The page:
Atlanta, United States (CNN)– The permanent representative of the United Arab Emirates to the United Nations told CNN anchor Becky Anderson, that the UAE will continue the path of de-escalation with Iran despite the increasing attacks by the Iranian-backed Yemeni Houthis on the Gulf state .
The Houthis have used ballistic missiles, cruise missiles and drones to attack the UAE twice in the past week. The UAE government said one of the attacks killed three people.
In a 2021 report, the UN Panel of Experts on Yemen reported to the Security Council that Iran was providing the Houthis with “large quantities of weapons and components.”
The UAE, which says it seeks de-escalation in the region, has made a number of initiatives to Iran, including sending a high-level delegation last month and receiving Iranian diplomatic officials.
“Over the past year or two, we have focused heavily on the path of de-escalation in the region, on reducing tension and reaching out to the various players and partners in the region,” said Lana Nusseibeh, the UAE’s representative to the United Nations.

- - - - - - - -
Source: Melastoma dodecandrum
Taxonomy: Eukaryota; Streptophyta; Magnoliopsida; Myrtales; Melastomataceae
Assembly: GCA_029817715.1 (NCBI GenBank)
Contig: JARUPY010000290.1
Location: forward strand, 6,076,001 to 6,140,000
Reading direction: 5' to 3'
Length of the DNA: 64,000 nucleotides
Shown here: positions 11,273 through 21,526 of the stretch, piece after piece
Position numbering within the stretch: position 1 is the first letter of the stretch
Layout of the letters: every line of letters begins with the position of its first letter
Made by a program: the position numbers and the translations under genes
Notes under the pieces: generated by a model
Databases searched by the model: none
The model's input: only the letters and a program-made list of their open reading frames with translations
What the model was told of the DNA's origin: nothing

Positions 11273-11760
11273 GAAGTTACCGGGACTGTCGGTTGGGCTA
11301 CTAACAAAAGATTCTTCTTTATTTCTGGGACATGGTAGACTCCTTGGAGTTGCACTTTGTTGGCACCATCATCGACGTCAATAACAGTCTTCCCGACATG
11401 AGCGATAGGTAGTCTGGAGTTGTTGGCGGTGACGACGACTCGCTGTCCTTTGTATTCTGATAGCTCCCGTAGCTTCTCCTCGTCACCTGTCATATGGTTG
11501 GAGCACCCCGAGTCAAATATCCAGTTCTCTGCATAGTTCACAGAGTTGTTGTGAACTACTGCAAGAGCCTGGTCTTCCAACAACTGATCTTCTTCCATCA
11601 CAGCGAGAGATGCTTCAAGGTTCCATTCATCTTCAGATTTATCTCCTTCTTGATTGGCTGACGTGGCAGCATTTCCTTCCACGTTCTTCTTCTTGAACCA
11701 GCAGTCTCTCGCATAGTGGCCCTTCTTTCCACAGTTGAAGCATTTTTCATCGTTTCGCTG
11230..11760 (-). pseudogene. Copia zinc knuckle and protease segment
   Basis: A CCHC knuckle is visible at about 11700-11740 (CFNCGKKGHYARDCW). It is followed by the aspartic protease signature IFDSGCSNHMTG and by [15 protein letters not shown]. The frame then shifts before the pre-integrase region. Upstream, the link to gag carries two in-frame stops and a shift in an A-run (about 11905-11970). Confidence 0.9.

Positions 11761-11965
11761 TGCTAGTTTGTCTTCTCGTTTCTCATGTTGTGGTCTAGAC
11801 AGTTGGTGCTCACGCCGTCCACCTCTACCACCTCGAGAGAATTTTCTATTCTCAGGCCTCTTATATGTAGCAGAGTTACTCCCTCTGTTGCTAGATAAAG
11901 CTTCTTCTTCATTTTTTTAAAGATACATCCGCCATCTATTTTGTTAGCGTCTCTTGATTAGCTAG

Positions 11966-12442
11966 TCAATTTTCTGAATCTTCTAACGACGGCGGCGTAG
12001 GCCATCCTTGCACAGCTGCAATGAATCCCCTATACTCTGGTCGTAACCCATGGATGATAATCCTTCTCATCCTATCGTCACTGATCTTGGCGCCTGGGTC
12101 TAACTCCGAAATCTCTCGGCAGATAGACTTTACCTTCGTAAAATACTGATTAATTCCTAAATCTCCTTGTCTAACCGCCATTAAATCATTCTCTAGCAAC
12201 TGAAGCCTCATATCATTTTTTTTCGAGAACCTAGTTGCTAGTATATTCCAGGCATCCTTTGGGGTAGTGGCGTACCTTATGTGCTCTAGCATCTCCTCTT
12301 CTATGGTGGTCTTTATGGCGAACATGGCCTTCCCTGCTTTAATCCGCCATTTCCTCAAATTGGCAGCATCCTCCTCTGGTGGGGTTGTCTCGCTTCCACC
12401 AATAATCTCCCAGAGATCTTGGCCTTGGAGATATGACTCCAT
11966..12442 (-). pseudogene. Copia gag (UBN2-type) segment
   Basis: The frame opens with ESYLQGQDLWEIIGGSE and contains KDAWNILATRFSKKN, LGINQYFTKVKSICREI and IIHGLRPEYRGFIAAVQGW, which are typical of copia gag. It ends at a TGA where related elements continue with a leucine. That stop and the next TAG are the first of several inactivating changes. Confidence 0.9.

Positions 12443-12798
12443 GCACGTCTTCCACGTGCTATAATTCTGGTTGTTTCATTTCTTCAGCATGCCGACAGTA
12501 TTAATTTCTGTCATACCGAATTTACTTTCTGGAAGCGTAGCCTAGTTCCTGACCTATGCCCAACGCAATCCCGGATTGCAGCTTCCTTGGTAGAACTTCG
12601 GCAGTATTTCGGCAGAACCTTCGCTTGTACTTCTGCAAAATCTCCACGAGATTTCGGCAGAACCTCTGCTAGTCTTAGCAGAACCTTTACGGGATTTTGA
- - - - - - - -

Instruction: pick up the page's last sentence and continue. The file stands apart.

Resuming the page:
Nusseibeh added, “We will continue the path of de-escalation and diplomacy, but at the same time … we reserve the right to fully defend ourselves, defensively and offensively in the region.”
The UAE was elected to a seat on the Security Council last year and is pressing for the Houthis to be reclassified as a US foreign terrorist organization.
Nusseibeh also said they still need more support from the United States to intercept the missiles.
In response to questions about the Saudi-led coalition attacks that killed more than 80 people in Saada and Hodeidah and led to internet blackouts in Yemen, Nusseibeh said investigations must be carried out to hold the real people accountable.
And on ending the war in Yemen: “This is the ultimate goal of our military engagement today. It is to defend ourselves and increase pressure on them, to sit down at the political negotiating table.”
“We reserve the right to fully defend ourselves both defensively and offensively in the region, because that is the commitment we make as a government to keep our population of eight million or so from the various 192 member states of the United Nations safe,” she added.